For three years, Mary was transferred to Riverside Hospital on North Brother Island, a small island in the East River between mainland Bronx and Rikers Island. The Riverside Hospital was first opened in the 1850s as the Smallpox Hospital but eventually expanded to treat other quarantinable diseases. While there was certainly controversy over the practices of the institution, both medically and socially, Mason writes in North Brother Island, The Last Unknown Place in New York City, “North Brother Island worked. It protected the city from pestilence. The threat and fear of infectious diseases were great, and Riverside Hospital was essential to treating it in terms of the new science and policies of public health.”
Cities like Philadelphia looked at New York City’s solution as an example. Photographer and reformer Jacob Riis was also a supporter of the undertakings at Riverside Hospital, finding it peaceful and effective, and felt, as Mason writes, “exile to North Brother Island was necessary to protect the city and well worth the cost, both social and financial.
North Brother Island from the East River
Mary lived in a house built especially for her. While living on North Brother Island, Mallon expressed frustration with her isolation, noting “Why should I be banished like a leper and compelled to live in solitary confinement with only a dog for a companion?” During her time there, she unsuccessfully sued the health department, denied having her gallbladder removed, and agreed to never cook again in exchange for her release.
Because she agreed to give up cooking, she became a laundress, but the pay was so low that she changed her name to Mary Brown and worked at numerous kitchens before landing a job at Sloane Hospital for Women in New York City. While there, she infected 25 people, two of whom died, and after five years the health department found her after police arrested her when she brought food to a friend on Long Island.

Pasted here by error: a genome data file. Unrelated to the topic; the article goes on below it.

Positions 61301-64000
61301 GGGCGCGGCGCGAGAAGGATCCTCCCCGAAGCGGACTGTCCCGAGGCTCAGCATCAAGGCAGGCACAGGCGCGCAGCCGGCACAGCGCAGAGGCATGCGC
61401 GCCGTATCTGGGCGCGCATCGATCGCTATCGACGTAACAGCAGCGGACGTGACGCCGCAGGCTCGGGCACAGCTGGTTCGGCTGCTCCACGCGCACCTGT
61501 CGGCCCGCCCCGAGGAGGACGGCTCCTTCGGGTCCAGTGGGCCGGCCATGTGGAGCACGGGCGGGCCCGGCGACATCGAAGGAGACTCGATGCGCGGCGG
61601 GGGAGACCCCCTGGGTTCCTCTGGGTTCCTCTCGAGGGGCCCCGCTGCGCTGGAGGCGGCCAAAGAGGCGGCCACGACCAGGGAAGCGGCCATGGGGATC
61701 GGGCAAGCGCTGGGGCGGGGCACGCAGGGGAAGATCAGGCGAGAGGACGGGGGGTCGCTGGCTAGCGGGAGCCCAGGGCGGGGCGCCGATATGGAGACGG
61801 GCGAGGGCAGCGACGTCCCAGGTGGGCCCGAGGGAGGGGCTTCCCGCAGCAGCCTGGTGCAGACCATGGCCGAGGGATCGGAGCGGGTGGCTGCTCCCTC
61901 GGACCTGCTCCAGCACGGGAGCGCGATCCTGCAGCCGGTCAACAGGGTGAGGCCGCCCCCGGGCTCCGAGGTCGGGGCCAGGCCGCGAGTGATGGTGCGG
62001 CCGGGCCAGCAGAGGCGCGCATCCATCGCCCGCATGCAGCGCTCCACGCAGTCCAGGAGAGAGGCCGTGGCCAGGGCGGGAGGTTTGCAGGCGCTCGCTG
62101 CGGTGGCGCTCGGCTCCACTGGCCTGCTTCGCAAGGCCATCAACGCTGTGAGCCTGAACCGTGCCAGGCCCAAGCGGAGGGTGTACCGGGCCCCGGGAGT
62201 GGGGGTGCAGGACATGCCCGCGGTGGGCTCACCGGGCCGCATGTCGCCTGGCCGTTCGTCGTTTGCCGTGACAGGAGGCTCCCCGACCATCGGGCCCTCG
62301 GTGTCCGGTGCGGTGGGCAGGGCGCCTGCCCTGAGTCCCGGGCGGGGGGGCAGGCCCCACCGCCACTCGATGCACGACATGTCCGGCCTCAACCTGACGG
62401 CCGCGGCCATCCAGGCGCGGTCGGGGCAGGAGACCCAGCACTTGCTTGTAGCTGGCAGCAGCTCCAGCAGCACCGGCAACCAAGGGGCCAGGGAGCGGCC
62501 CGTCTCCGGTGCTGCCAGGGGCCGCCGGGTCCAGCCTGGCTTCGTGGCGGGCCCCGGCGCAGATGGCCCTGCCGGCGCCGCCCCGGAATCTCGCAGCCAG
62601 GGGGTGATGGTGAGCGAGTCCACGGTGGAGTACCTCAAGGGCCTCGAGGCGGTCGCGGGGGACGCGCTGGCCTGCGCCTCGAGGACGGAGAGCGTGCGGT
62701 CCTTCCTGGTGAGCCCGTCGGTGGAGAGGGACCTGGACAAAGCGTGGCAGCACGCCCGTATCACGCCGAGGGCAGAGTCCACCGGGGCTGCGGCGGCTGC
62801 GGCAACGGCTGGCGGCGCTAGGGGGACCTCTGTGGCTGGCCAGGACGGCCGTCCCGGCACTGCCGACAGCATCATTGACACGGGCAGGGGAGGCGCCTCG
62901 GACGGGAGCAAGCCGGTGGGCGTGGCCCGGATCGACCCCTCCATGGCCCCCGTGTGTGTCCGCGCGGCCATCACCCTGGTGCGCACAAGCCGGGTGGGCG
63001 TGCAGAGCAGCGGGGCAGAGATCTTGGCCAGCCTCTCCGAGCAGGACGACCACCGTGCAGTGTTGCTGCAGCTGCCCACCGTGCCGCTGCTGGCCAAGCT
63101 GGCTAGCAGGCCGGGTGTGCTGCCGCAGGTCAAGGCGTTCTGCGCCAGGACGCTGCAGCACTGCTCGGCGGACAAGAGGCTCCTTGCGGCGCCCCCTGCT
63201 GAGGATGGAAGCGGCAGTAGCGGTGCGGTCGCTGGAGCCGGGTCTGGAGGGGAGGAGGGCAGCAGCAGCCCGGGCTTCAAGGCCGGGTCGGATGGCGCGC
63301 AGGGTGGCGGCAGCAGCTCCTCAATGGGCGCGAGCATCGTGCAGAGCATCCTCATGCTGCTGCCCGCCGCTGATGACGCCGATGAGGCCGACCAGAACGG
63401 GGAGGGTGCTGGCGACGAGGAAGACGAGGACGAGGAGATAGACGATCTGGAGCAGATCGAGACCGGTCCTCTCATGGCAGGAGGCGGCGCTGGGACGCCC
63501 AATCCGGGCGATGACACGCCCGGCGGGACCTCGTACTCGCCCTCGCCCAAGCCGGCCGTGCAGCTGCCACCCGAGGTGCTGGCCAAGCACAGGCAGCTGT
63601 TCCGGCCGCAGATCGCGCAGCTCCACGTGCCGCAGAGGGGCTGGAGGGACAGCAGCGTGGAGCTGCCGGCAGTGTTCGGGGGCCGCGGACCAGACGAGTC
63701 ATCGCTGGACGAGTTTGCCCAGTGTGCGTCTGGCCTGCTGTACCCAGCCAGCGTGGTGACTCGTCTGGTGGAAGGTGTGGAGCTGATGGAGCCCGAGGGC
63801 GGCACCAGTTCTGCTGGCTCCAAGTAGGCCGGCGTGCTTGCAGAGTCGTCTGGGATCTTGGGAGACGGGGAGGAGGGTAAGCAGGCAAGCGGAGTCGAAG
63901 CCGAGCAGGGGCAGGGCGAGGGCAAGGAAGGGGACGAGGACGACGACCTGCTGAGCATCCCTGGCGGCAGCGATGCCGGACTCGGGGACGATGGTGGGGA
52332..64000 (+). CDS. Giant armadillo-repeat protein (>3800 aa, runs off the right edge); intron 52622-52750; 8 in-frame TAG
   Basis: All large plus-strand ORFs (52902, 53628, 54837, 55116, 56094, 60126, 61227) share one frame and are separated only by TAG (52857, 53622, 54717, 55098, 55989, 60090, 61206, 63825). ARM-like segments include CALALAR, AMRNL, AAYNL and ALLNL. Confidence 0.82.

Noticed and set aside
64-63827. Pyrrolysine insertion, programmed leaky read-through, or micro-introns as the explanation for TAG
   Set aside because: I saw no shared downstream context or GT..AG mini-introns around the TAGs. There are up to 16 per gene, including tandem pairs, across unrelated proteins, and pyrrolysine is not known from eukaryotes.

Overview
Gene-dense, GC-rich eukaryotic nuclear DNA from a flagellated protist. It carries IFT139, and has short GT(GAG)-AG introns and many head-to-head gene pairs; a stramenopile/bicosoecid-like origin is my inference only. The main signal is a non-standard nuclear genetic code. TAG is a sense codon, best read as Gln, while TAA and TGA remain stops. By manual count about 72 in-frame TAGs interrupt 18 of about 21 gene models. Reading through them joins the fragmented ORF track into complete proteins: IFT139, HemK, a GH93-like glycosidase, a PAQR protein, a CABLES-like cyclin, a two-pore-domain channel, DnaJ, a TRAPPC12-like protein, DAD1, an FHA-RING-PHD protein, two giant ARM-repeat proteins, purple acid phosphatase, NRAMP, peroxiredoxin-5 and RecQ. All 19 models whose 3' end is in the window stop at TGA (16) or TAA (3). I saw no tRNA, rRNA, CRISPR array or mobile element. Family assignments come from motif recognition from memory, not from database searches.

Abandoned house on North Brother Island
Mallon was once again sent to North Brother Island, this time for 23 years until she died. Despite leading to the deaths of only three people, rumors spread that Typhoid Mary was responsible for infecting and killing hundreds of people. An article written in the New York American, which had a circulation of nearly 800,000, noted that “It is probable that Mary Mallon is a prisoner for life.” Mallon later wrote a letter to the New York American that “I have been in fact a peep show for everybody,” revealing her isolation and refusal to accept her quarantine on the island.
Mallon faced harsh criticisms from the media during her quarantine, yet she ultimately able to work as a technician in the island’s laboratory. However, six years before her death, she suffered a stroke and was subsequently paralyzed. Mallon later died of pneumonia at age 69.
Yet, according to a recent Guardian article, Typhoid Mary “suffered prejudice not shown to other asymptomatic typhoid carriers, including some who infected more people than Mallon but were quarantined for only a few weeks.” Figures such as Tony Labella, who caused over 100 cases, did not face anywhere near the level of restrictions placed on Typhoid Mary, yet the public quickly turned against Mallon. In the book Fever, about Typhoid Mary, Mary Beth Keane writes “I really believe that, if she had infected a tenement with hundreds of people in it, and far more deaths had been the result, she wouldn’t have been put in the position she was in, working as she did for a wealthy family.”
Today, North Brother Island is abandoned and is preserved as a bird sanctuary and maintained by NYC Parks. It served many purposes over the years, including housing for veterans after World War II and hosting drug addiction programs. Many of the buildings, including an impressive Tuberculosis Pavilion, and former roads still exist. It is usually only open to NYC Parks staff, to press on rare occasions, and sometimes if the tides are right, NYC Parks Rangers might take a canoe group out there. The island remains one of New York City’s most mysterious places.